7.30     We conducted this performance audit in accordance with generally accepted government auditing standards. Those standards require that we plan and perform the audit to obtain sufficient, appropriate evidence to provide a reasonable basis for our findings and conclusions based on our audit objectives. We believe that the evidence obtained provides a reasonable basis for our findings and conclusions based on our audit objectives.

As you seek to satisfy your audit objectives, you will gather evidence using audit methodologies.  Some auditors call audit methodologies audit tests or audit program steps.  The results of applying these methodologies must be documented.

6.79     Auditors must prepare audit documentation related to planning, conducting, and reporting for each audit. Auditors should prepare audit documentation in sufficient detail to enable an experienced auditor, having no previous connection to the audit, to understand from the audit documentation the nature, timing, extent, and results of audit procedures performed, the audit evidence obtained and its source and the conclusions reached, including evidence that supports the auditors’ significant judgments and conclusions. An experienced auditor means an individual (whether internal or external to the audit organization) who possesses the competencies and skills that would have enabled him or her to conduct the performance audit. These competencies and skills include an understanding of (1) the performance audit processes, (2) GAGAS and applicable legal and regulatory requirements, (3) the subject matter associated with achieving the audit objectives, and (4) issues related to the audited entity’s environment.6.80     Auditors should prepare audit documentation that contains evidence that supports the findings, conclusions, and recommendations before they issue their report.

Questions auditors answer

In order to give the client assurance regarding an audit subject, you must answer questions that naturally arise as you seek the answer to your audit objective.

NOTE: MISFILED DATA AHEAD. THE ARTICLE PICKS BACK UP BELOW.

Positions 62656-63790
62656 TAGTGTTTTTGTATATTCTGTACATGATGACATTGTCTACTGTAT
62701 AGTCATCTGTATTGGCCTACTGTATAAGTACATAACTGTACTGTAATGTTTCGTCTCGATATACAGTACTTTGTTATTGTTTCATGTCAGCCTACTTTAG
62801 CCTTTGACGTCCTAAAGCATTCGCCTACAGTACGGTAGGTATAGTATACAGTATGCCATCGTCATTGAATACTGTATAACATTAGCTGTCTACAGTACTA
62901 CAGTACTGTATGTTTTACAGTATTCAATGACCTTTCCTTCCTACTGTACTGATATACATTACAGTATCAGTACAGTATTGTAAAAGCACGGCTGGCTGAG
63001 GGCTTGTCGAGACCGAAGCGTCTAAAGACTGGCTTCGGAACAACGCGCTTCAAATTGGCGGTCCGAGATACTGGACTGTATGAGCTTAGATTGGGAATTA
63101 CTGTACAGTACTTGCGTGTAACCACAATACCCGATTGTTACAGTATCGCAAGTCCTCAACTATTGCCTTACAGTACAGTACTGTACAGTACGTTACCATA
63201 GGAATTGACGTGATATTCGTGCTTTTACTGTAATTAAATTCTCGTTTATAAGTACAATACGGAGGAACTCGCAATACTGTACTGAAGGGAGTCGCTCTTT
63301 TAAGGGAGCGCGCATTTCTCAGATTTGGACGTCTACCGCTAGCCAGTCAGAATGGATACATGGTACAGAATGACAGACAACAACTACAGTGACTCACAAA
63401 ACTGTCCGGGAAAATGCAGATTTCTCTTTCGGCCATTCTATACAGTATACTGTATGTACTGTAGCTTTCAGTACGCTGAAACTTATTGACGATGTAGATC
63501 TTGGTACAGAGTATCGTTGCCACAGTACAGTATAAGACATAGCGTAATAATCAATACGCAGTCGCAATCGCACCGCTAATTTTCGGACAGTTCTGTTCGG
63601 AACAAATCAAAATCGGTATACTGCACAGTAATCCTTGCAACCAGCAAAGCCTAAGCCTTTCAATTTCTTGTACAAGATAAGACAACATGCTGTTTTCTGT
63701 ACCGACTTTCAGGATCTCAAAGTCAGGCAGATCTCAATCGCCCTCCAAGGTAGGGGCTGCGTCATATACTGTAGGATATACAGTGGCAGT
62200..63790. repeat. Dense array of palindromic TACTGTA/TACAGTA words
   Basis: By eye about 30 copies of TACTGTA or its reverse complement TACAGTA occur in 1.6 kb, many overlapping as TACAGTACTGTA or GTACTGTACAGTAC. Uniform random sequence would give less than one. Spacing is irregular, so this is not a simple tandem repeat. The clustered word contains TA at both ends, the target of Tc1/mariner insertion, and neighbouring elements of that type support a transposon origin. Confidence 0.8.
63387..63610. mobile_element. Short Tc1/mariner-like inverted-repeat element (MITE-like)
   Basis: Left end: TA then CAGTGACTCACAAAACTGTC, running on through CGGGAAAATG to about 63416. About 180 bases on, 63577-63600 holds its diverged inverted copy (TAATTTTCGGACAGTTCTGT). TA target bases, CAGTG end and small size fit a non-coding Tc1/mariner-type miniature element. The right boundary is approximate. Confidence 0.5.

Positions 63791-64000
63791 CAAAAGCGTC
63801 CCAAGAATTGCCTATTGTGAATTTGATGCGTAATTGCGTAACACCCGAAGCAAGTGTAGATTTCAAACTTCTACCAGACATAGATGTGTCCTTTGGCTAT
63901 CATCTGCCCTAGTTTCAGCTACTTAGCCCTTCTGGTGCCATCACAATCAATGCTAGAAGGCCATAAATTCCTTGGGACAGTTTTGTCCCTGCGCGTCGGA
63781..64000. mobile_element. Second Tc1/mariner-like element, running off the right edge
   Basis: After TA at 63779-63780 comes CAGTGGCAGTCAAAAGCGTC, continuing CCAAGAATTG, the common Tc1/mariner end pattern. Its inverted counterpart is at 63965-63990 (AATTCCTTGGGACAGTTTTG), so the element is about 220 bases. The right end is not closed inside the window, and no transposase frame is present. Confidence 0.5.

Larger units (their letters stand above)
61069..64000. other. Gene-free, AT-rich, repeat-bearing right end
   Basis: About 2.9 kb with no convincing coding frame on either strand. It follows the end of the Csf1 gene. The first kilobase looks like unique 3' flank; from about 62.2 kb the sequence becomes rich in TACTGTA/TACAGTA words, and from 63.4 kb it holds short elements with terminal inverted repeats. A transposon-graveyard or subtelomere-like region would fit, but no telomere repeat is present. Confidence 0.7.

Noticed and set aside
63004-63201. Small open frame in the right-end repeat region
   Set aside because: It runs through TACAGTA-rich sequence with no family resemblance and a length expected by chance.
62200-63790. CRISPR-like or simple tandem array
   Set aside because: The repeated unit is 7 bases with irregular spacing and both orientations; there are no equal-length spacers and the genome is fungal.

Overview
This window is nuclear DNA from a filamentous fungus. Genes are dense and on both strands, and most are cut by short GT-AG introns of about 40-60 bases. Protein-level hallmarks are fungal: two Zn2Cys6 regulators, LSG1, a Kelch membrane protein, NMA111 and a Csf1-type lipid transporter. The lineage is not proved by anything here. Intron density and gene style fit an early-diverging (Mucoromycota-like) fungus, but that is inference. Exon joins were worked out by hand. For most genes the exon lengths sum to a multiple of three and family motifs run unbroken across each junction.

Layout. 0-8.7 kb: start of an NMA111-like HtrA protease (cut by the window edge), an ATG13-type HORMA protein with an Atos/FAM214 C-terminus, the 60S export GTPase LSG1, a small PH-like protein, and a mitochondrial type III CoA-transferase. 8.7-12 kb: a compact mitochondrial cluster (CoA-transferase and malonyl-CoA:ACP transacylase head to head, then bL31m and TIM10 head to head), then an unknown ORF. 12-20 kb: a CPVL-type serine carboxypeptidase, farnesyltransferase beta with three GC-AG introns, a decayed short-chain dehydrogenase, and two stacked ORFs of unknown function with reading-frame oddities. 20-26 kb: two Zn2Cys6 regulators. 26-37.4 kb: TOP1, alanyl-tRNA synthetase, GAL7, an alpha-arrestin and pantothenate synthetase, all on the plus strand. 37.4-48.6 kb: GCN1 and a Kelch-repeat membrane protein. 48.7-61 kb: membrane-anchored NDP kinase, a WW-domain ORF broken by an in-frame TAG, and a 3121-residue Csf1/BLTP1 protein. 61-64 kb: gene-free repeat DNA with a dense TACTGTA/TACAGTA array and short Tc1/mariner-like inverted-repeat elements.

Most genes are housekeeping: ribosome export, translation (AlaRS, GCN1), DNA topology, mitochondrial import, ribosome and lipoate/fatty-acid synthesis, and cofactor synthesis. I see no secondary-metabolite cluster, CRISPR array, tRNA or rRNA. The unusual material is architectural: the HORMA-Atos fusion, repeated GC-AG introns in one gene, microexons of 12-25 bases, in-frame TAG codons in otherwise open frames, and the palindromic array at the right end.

Notice that these questions assume that something is wrong.  Auditors tend to think that way!  Because of time constraints, auditors focus on risks, negative events, and the issues that need fixing instead of proving the good that occurs in an organization.  In that way, auditors are like journalists.

  1. What is the current state of affairs? (condition)
  2. What should be the current state of affairs? (criteria)
  3. What has caused the current state of affairs? (cause)
  4. Why is the current state of affairs undesirable? (effect)
  5. What should be done to correct the current state of affairs? (recommendation)

You will see these questions used in later chapters and referred to as the “elements of a finding.” Auditors following IIA & GAO standards use them to write audit findings when they find something that needs to be corrected, such as an internal control weakness, non-compliance, fraud, and/or abuse.

What I hope to do in this text is show you the steps auditors follow to create their three main deliverables (the conclusion/opinion, the findings, and the audit documentation) as well as give you the tools to answer these questions for your clients.

Let’s tweak that definition of an auditor

Now that we have discussed independence, audit subject matter, audit criteria, and audit deliverables, we should tweak our definition of an auditor. We began the chapter with this definition: An independent professional who evaluates a subject matter against agreed-upon criteria.

Please allow me to enhance it a bit based on what we just read: An auditor is an independent professional who concludes whether a subject matter meets an agreed upon criteria by gathering evidence through performing custom-designed audit methodologies.  Aren’t you glad I didn’t start with that?